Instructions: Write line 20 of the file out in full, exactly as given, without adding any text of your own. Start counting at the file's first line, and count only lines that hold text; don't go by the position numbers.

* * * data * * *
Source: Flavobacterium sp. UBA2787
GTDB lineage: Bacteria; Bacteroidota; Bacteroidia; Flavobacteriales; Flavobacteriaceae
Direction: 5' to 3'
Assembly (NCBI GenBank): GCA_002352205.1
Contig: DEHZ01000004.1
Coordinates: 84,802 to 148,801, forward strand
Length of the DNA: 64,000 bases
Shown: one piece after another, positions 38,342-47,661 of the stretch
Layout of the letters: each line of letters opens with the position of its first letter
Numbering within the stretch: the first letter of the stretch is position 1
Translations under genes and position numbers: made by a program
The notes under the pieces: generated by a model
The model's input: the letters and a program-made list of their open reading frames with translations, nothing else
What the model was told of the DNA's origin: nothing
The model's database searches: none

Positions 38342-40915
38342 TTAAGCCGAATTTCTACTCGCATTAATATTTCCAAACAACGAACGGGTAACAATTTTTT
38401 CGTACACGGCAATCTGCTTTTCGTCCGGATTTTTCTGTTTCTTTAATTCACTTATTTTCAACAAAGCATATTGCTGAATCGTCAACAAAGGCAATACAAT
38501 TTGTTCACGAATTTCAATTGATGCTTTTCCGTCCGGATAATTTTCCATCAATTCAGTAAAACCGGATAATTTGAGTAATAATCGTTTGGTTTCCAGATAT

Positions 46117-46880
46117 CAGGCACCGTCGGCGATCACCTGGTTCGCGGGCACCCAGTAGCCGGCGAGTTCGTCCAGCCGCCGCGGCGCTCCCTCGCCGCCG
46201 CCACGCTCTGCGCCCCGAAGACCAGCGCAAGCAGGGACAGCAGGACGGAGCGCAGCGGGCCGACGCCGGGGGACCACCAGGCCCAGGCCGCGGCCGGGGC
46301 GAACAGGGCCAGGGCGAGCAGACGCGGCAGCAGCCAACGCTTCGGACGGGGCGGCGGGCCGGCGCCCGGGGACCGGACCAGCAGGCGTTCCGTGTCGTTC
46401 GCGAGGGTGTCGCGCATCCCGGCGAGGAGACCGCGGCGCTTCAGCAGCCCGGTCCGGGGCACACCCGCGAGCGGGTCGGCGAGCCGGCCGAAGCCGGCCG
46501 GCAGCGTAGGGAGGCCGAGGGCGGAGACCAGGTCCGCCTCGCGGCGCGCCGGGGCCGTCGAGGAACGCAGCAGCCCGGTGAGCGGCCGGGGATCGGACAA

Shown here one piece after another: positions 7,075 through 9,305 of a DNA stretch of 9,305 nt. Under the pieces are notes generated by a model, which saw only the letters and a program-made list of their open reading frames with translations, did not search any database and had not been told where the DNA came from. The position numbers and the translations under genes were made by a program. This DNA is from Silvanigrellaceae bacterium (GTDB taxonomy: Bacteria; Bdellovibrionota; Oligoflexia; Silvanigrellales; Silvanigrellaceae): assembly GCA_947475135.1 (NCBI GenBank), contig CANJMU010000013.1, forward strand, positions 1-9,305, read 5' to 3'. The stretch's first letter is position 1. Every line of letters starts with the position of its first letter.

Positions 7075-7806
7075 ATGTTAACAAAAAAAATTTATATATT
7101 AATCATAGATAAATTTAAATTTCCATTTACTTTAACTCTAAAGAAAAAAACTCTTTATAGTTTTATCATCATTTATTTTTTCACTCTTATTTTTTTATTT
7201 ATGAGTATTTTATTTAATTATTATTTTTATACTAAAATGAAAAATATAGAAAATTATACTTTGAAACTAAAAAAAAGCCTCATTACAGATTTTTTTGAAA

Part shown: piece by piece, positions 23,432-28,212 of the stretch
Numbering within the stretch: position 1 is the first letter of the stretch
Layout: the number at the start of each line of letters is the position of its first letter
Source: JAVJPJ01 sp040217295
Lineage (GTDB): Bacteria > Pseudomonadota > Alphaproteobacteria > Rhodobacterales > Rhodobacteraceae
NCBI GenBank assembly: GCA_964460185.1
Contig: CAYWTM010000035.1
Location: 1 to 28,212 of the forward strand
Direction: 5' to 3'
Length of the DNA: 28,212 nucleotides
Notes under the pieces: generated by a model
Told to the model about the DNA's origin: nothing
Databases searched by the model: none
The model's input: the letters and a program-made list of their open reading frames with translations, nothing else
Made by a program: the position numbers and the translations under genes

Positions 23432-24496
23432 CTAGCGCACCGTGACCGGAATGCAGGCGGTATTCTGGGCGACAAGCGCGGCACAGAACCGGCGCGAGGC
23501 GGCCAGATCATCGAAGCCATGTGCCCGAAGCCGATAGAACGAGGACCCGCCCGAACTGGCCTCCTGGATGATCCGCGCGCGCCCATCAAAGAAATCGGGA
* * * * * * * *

Positions 46117-46880